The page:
Tsu plans to pay users not only for its content, but also for its ability to bring in more people. Each user gets a unique code that allows him or her to invite others to the site. And after Tsu takes its 10 percent cut, it gives half of each post’s revenue to the user who posted it — the remainder gets divided up among the users that person invited, the users those users invited, and so on, the share diminishing with each remove from the original poster. So even if your posts aren’t generating much revenue, or if you’re not posting much, you can still make some money from the posts of the people you know. “If you brought value to the system” by inviting someone whose posts get a lot of attention, said Mr. Sobczak, “you’re actually rewarded for that.”
He believes paying users will benefit Tsu as well: “We’re everybody’s kind of de facto payment platform that is giving them purchasing power for their data, their content and their network. That’s very powerful.” Becoming a payment platform would allow the company to go beyond merely selling ads, he added. “I would rather play in the peer-to-peer credit and merchant services markets, because that’s 10 times a larger market than just digital advertising and mobile advertising markets.” He imagines Tsu potentially becoming “the people’s global banker.”
It’s not the first time a social network has paid users. At ReCode, Kurt Wagner notes that “Bubblews, a social network founded in 2012 with a similar mindset, pays users when the content they share generates engagement like comments or Likes.”
But such revenue-sharing is by no means mainstream, and some have taken the major social networks to task for what they say is exploitation of users’ time and energy.
The artist Laurel Ptak writes in her much-discussed piece, “Wages for Facebook”: “They say it’s friendship. We say it’s unwaged work. With every like, chat, tag or poke our subjectivity turns them a profit.” And on her website, she asks:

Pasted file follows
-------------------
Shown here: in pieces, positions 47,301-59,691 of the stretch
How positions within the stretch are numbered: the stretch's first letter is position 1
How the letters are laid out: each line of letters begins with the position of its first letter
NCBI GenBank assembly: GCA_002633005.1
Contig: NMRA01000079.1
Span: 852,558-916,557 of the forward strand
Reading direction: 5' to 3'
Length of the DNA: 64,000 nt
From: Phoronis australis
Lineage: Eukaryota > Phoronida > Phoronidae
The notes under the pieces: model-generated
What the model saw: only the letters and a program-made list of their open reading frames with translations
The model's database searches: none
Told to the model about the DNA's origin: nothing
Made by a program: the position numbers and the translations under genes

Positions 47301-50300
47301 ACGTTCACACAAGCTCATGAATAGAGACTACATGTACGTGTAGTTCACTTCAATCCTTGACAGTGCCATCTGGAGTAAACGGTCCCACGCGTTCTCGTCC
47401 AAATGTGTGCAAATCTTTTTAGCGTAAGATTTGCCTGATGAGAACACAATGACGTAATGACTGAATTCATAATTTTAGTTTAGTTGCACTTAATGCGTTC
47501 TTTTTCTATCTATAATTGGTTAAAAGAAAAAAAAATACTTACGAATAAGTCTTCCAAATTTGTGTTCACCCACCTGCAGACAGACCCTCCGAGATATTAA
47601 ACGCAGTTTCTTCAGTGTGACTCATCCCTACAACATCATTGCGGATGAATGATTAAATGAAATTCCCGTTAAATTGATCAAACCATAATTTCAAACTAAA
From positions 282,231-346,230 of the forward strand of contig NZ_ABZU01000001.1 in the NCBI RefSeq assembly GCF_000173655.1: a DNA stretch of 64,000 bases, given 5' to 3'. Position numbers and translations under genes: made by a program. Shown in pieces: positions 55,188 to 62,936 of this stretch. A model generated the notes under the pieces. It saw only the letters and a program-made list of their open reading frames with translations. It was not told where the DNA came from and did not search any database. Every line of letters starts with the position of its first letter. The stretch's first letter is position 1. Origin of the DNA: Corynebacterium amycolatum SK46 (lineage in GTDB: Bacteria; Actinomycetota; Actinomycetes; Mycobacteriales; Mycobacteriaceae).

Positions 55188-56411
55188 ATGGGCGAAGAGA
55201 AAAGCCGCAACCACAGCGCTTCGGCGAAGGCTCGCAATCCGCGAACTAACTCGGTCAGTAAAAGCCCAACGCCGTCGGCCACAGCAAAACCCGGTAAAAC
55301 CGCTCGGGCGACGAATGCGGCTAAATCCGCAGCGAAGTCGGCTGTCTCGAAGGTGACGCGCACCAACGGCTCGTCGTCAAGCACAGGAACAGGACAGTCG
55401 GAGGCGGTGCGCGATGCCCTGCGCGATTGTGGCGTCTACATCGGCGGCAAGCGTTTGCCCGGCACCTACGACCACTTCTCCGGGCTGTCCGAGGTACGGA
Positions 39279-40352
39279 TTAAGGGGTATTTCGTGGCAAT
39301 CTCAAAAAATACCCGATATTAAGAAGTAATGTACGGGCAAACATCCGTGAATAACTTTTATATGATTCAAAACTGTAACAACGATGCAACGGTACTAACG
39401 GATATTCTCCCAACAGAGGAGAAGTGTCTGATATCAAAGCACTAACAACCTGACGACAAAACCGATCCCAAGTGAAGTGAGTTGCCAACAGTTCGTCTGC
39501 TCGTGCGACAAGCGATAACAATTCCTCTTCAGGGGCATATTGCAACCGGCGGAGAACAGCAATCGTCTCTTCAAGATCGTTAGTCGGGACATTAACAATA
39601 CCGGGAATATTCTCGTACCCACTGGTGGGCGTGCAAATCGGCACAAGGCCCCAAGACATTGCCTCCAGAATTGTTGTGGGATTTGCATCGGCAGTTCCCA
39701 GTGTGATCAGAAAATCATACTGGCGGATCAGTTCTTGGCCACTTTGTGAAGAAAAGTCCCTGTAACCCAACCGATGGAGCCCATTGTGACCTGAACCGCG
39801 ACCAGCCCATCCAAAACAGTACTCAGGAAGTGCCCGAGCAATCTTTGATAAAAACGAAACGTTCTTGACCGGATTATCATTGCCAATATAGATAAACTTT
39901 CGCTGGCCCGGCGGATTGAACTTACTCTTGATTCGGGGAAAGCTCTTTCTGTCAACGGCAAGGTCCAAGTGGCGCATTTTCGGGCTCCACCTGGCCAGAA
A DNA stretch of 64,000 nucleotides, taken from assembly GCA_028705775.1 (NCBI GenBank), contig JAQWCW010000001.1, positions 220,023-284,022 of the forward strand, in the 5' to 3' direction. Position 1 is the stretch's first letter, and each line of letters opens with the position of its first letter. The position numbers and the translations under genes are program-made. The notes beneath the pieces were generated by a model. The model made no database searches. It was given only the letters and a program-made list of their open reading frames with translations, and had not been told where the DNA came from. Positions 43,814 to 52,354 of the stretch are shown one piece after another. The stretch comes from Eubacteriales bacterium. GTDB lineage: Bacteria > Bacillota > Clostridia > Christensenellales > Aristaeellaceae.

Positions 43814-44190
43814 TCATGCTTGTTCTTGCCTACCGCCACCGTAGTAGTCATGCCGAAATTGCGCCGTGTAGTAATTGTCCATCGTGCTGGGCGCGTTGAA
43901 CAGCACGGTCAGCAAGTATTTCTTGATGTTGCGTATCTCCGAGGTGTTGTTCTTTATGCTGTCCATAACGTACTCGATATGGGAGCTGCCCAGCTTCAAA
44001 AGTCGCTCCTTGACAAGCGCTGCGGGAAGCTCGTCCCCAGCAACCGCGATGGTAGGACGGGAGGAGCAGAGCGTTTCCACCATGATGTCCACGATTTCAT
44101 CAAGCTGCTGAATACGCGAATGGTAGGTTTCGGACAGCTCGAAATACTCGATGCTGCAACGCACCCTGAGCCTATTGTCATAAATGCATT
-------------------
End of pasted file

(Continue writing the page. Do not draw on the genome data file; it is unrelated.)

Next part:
“In 2012 Facebook reached more than 1 billion users and generated a revenue of 5.1 billion dollars. It is the first social-media website to be traded on the stock exchange wherein all content on its site is created by its usersIs what we do on Facebook work? How would we calculate our value? What could an alternate form of social media, based on an idea of the commons or a feminist praxis, look like?”
Astra Taylor describes a similar concern in her book “The People’s Platform.” “A frustrated minority,” she writes, “have complained that we are living in a world of ‘digital feudalism,’ where sites like Facebook and Tumblr offer up land for content providers to work while platform owners expropriate value with impunity and, if you read the fine print, stake unprecedented claim over users’ creations.” She quotes Marina Gorbis of the Institute for the Future:
“We, the armies of digital peasants, scramble for subsistence in digital manor economies, lucky to receive scraps of ad dollars here and there, but mostly getting by, sometimes happily, on social rewards — fun, social connections, online reputations. But when the commons are sold or traded on Wall Street, the vast disparities between us, the peasants, and them, the lords, become more obvious and more objectionable.”
Can Tsu be the more communal social network critics are looking for? Brooke Duffy, a professor of media and communication who has studied women’s digital-media behavior, has doubts. “I understand the appeal and I certainly understand the buzz of it,” she told Op-Talk. “I think the problem is, if it gets a critical mass — and I think that’s a big if — who’s actually going to be benefitting?”
Her prediction: “I think what we’ll end up seeing is the same kind of social media influencers that are already getting compensated for their work are the ones that are ultimately going to benefit from this.” Those who have already amassed large followings on other social-media platforms, she argued, may have the easiest time earning money on Tsu.
Some may be able to use Tsu to gain lots of followers from scratch: “There’s always the handful who rise to the top,” she said. “But is this going to radically redefine the compensation model of social network content creation? I’m pretty skeptical of it.”
“There’s a great deal of enthusiasm for whatever the next big social network is,” she added, “and there’s always these hopes that we can identify the next big thing. But I think in all of these cases it tends to be a very small number of people that actually benefit from the contributions of the many.” Those who benefit are those who get in early, but “also people who have the time and income to actually work to grow this audience base.”
“Something that gets swept aside,” she said, “is the level of economic and social capital people need to even get started.”
Mr. Sobczak is more optimistic about users’ chances of making significant money on Tsu. “The monetization is for everybody,” he said, “that’s the beauty of it.”
“Talk to some of these kids out there, they have 5,000 Facebook friends,” he said. He estimated that bringing in 100 friends could make a user thousands of dollars annually. And, he said, “It’s not a zero-sum game: the more people that join, the more ad revenue, and the higher the rate.”